This salt hunger is specific to a few species of grazing and browsing animals living in inland continental habitats where the sodium content of grass may be less than 1 mg/100 g. Salt hunger has never been recorded in any human population— the Yanomama (people of the world’s most salt-free society) even disliked salt when they first tasted it!
 

Can you give me ten easy steps to a healthier salt intake?

Many health-conscious people find the following steps straightforward and easy to follow:
  1. Start the day with no-added-salt porridge or a low-salt cereal, with or without low-fat yoghurt (stewed fruit or rhubarb can be added to enhance flavour).
  2. Snack on fruit, dried fruit and nuts (unsalted).
  3. Remove most of the processed foods from your shopping list and buy mostly fresh foods, especially fruit and vegetables.
  4. Dress salads with olive oil and balsamic vinegar without adding salt or salty dressings.
  5. Remove salt shakers from the table and the kitchen, including salt in all its guises—sea salt, garlic salt, onion salt, and all the expensive gourmet salts of various colours.
  6. If you need supplementary iodine, using ‘iodised salt’ (salt that has been supplemented with iodine) is not appropriate. There are many other sources of iodine to help you meet your iodine requirements; these can be recommended by your pharmacist.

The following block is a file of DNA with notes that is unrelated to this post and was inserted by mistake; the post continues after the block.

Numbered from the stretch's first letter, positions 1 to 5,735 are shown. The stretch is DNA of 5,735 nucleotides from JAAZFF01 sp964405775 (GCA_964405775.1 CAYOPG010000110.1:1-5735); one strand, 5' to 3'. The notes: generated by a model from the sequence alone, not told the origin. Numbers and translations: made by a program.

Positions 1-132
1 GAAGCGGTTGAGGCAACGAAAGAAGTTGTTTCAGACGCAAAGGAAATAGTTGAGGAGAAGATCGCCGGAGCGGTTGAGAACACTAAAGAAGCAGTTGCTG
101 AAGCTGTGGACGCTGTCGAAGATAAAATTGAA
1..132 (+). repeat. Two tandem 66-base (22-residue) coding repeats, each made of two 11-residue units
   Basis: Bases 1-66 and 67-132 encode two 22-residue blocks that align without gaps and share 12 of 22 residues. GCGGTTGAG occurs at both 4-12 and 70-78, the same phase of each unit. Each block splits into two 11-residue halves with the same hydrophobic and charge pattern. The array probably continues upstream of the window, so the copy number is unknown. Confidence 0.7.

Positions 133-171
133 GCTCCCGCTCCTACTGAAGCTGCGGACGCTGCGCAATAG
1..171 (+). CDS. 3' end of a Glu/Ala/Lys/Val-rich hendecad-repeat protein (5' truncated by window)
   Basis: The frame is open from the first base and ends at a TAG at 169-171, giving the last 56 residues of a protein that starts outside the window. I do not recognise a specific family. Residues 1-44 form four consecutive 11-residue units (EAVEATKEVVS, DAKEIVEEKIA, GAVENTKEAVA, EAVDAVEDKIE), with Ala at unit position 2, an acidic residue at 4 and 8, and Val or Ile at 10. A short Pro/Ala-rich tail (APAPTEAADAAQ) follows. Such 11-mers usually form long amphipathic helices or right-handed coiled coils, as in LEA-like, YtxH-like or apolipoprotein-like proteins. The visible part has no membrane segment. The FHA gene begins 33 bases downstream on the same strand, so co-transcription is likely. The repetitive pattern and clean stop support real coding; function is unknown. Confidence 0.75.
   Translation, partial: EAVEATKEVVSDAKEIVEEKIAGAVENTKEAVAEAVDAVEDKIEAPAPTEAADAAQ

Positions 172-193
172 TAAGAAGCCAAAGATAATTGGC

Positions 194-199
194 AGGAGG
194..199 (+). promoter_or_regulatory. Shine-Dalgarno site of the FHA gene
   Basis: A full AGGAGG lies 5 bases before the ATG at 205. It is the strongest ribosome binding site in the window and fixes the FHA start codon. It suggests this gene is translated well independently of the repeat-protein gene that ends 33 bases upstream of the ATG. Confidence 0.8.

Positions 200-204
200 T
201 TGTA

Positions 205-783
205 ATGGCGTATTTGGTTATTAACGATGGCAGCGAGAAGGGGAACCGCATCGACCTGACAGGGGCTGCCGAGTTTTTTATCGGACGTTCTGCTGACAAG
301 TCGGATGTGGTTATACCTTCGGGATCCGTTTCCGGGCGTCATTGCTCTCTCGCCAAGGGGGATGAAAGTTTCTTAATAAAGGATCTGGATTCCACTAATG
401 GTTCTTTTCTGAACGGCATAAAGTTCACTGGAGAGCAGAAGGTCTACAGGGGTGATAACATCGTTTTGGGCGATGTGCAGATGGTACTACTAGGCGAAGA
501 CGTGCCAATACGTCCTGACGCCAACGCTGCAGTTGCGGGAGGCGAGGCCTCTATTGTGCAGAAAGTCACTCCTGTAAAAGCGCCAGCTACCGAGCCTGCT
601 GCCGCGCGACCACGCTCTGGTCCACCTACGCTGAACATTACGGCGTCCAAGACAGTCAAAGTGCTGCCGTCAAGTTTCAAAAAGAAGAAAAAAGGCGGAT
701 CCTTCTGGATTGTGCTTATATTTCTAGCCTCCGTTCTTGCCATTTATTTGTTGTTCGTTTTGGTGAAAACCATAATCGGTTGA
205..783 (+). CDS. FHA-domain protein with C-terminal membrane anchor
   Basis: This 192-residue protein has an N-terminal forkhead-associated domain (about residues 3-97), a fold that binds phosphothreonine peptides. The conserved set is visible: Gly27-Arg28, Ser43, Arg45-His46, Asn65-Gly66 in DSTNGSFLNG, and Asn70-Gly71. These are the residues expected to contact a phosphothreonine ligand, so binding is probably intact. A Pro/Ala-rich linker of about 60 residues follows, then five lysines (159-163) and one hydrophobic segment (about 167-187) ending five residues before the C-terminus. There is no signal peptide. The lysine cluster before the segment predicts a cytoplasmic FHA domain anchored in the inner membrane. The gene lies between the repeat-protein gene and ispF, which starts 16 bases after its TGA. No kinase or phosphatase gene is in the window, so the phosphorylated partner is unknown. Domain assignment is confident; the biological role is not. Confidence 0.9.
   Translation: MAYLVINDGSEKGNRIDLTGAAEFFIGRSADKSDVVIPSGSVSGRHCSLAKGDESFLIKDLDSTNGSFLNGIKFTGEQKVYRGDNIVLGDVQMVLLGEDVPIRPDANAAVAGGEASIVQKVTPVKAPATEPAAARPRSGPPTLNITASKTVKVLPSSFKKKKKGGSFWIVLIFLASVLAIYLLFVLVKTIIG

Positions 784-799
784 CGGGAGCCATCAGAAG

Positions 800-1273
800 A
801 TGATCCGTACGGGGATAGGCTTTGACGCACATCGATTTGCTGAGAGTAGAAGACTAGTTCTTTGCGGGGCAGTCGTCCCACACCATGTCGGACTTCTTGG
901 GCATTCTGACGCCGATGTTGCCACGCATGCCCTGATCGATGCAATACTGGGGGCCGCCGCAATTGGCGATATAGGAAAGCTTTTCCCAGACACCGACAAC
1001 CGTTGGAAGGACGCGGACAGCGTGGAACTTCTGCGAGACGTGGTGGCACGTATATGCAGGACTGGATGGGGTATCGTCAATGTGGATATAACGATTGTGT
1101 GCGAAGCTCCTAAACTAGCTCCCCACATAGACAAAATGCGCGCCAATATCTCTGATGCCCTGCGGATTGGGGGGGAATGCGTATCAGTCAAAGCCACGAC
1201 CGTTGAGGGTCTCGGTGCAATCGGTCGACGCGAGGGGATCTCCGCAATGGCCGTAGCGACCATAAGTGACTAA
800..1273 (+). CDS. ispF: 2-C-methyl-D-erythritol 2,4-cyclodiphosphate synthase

7. Cook food to conserve flavour using methods such as steaming, roasting, baking, stir-frying, microwaving or barbecuing. Boiling foods can result in loss of potassium and flavour into the boiling water; this may entice you to add salt after cooking.
  8. If fresh vegetables, meat, poultry, eggs and fish need more flavour, use your favourite herbs, spices and vinegars, not salt, to create the flavour you desire.
  9. Read the Nutrition Information Panel on processed products and select only low-salt processed foods—that is, those with a sodium content no higher than 120 mg/100 g.
  10. Buy wholemeal or whole-grain bread from small bakers or specialty bread shops that cater for discriminating customers. Some low-salt breads are also available in some supermarkets. You can also make your own bread (perhaps with added iodine) in a breadmaker.

Please see the attachments below for more detailed information about the salt and hypertension.

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Salt and Hypertension_Printable Short Summary.pdf123.37 KB
Salt and Hypertension_Printable Detailed Summary.pdf139.25 KB